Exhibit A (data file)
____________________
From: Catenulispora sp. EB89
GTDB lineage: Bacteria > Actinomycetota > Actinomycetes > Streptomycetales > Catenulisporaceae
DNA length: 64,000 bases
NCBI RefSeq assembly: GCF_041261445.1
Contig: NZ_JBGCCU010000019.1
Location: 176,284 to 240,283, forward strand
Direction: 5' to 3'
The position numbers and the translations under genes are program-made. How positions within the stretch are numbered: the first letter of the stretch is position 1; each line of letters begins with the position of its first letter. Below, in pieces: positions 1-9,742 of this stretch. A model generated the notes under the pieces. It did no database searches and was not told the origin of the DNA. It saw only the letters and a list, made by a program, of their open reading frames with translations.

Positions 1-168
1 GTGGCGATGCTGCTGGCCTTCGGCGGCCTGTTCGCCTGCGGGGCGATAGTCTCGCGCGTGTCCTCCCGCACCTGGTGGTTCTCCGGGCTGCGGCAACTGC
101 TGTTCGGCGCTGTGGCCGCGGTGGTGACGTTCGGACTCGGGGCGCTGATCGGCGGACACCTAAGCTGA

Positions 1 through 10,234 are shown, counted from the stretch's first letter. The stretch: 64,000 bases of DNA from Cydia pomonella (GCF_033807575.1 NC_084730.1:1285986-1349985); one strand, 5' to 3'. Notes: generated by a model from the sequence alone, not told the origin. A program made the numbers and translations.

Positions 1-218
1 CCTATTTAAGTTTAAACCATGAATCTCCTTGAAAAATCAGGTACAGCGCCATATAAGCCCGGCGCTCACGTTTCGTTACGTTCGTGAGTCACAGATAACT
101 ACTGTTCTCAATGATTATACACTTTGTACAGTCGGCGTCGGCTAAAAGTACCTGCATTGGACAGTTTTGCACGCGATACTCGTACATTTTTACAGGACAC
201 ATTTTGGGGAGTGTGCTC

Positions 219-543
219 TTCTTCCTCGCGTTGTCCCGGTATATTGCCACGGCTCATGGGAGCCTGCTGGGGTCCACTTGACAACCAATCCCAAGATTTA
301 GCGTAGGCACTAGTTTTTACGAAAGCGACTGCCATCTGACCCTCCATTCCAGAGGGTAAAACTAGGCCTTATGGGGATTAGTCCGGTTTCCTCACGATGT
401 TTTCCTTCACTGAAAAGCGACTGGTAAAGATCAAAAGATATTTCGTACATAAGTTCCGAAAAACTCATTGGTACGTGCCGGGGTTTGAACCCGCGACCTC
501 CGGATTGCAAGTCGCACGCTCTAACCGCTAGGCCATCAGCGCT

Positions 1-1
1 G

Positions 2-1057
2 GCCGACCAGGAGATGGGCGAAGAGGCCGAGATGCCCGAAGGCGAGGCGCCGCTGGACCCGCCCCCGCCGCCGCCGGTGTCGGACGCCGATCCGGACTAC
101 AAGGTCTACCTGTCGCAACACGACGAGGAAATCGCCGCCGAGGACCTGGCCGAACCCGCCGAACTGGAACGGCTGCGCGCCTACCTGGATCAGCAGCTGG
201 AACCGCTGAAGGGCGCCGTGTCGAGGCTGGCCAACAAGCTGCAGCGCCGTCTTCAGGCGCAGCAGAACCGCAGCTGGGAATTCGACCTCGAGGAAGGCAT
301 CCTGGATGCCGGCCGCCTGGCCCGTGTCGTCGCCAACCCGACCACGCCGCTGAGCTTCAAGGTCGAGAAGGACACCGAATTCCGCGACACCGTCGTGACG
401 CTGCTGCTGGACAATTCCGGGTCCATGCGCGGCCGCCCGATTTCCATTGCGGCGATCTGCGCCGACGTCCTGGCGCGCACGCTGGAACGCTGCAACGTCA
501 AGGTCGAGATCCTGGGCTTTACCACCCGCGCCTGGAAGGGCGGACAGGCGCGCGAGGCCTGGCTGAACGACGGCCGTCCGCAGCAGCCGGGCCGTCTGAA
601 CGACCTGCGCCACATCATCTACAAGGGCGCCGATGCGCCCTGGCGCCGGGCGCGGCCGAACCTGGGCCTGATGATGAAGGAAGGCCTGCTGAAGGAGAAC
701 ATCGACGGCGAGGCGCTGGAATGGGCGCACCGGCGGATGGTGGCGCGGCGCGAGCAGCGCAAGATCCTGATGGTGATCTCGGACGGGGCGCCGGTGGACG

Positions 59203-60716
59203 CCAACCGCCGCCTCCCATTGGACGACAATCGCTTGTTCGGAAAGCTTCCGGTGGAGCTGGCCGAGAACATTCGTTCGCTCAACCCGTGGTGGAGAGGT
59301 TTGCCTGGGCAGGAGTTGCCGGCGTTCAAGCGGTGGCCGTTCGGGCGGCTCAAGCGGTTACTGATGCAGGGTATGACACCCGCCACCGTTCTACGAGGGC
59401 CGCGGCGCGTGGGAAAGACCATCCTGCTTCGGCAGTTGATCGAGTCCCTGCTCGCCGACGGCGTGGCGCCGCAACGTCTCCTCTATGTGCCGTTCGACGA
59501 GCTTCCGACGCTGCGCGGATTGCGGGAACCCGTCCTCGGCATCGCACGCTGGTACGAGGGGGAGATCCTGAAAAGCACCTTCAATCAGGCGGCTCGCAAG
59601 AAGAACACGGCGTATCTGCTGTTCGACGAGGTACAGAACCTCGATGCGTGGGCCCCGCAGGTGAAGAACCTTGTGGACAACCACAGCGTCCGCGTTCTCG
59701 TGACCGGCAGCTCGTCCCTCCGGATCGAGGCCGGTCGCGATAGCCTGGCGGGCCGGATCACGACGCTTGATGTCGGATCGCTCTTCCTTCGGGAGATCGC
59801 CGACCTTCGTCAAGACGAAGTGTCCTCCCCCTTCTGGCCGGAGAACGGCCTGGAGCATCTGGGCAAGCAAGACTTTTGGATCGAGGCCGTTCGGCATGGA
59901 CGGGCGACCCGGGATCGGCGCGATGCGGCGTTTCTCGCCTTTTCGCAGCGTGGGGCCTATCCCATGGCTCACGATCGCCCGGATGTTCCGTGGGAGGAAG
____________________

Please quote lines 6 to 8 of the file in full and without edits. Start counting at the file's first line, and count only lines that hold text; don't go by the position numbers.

Location: 176,284 to 240,283, forward strand
Direction: 5' to 3'
The position numbers and the translations under genes are program-made. How positions within the stretch are numbered: the first letter of the stretch is position 1; each line of letters begins with the position of its first letter. Below, in pieces: positions 1-9,742 of this stretch. A model generated the notes under the pieces. It did no database searches and was not told the origin of the DNA. It saw only the letters and a list, made by a program, of their open reading frames with translations.